I have not raised those doubts, but many have. And because they have been raised, this has become a problem for our country's effort to build a national consensus and an international coalition.
Already, just to cite one example, the German-American relationship has faced a dire crisis because of the reprehensible comments of a minister in that government about President Bush's alleged motivations as she saw it.
Now, they've apologized and perhaps we can move on past that. But look at the entire German election campaign. It revealed a profound and troubling change in the attitude of the German electorate toward the United States.
We see our most loyal ally, Tony Blair, who I think's a fantastic leader, getting into what they describe as serious trouble with the British electorate because of similar doubts that have been raised.
Now, rather than making efforts to dispel these concerns at home and abroad about the role of politics in the timing of policy, the president is on the campaign trail two or three days a week, often publicly taunting Democrats with the political consequences of a no vote. The Republican National Committee is running pre-packaged advertising based on the same theme.
All of this apparently in keeping with a political strategy clearly described in a White House aide's misplaced computer disk which advised Republican operatives that their principal game plan for success in the election a few weeks away was to, quote, "focus on the war."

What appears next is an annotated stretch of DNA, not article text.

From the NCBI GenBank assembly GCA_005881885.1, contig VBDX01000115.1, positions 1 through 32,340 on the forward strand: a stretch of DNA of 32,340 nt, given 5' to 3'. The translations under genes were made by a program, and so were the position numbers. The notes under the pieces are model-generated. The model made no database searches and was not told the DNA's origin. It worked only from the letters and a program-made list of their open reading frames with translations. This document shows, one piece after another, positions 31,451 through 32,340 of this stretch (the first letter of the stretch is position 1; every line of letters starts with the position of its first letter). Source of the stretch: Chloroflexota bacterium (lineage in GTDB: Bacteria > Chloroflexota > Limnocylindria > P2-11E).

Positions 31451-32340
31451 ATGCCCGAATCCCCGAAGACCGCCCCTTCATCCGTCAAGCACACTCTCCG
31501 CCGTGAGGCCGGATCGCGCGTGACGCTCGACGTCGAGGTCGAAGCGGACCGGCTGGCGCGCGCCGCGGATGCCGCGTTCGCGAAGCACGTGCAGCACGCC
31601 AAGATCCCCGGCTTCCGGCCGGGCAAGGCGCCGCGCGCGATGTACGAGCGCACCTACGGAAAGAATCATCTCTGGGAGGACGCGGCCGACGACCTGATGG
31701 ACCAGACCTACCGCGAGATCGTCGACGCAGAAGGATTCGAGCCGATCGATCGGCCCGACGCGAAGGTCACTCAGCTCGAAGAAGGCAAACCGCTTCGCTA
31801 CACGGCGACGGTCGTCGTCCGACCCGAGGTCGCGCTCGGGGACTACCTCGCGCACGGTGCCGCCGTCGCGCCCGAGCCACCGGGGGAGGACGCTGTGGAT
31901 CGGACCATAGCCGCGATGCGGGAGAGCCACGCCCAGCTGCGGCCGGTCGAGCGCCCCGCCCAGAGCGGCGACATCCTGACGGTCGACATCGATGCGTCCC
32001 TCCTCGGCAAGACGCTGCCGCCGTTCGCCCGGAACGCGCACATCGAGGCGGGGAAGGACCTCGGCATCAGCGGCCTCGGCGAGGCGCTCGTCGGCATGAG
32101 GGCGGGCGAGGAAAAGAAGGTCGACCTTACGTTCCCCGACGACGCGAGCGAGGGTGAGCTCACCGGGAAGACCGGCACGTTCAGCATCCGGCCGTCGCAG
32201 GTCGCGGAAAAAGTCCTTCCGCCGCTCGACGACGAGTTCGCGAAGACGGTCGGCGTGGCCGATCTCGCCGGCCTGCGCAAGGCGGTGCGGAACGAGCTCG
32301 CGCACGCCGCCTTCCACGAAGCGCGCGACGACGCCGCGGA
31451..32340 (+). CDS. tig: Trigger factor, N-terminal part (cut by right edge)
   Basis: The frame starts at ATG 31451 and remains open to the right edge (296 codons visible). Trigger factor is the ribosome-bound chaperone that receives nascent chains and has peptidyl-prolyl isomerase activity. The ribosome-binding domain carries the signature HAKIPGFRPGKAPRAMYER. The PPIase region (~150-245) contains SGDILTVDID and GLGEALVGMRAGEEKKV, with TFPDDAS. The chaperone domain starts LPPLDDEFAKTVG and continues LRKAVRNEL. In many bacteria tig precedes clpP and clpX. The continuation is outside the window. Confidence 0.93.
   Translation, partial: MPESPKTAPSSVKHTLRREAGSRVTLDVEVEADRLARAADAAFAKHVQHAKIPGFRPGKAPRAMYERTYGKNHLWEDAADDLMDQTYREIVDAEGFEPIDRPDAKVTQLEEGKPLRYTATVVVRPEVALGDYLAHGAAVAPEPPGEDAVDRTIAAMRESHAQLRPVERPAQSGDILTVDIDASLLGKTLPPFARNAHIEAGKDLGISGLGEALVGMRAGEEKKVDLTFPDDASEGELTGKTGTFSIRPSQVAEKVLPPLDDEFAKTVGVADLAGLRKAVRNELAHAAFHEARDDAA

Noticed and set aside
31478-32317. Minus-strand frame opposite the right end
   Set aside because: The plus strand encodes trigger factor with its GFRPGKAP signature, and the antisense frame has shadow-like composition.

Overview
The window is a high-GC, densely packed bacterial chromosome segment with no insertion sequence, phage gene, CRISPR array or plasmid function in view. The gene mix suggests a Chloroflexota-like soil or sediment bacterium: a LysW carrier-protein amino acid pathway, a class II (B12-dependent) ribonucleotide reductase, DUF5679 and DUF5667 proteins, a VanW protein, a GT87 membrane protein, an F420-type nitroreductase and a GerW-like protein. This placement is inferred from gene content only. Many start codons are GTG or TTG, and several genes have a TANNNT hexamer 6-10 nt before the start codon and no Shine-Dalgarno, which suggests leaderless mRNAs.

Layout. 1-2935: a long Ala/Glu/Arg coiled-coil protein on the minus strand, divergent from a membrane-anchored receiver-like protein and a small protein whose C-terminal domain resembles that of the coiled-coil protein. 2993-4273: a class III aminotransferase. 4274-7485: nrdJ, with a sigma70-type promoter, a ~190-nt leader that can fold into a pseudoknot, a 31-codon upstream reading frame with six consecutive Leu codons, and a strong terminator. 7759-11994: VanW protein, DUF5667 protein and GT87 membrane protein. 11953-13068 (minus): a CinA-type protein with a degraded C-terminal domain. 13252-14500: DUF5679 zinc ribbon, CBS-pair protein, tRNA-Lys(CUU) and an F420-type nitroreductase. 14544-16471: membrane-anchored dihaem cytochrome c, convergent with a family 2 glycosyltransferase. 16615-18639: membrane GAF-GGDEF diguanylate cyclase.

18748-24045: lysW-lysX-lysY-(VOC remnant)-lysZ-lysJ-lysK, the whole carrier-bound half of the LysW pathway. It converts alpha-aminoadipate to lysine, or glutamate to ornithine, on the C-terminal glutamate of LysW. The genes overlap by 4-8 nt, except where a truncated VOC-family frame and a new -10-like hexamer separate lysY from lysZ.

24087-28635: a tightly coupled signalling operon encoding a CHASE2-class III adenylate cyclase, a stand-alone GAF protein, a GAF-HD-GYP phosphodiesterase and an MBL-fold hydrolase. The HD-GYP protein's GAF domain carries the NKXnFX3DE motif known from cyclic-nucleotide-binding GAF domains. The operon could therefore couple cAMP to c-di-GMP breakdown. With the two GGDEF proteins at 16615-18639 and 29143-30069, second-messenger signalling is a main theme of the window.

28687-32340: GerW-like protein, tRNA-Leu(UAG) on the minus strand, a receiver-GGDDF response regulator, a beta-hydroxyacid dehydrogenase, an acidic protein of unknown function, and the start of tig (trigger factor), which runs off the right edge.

Vice President Cheney, meanwhile, has indignantly described suggestions of any such thing as reprehensible and then the following week took his discussion of the war to the Rush Limbaugh Show.
I believe that this proposed foreshortening of deliberation in the Congress robs the country of the time it needs for careful analysis of exactly what may lie before us. Such consideration is all the more important because the administration has failed thus far to lay out an assessment of how it thinks the course of a war will run, even as it has given free run to persons, both within and close to the administration, to suggest at every opportunity that this will a pretty easy matter. And it may well be.
But the administration has not said much of anything to clarify its idea of what would follow regime change or the degree of engagement that it is prepared to accept for the United States in Iraq in the months and years after a regime change has taken place.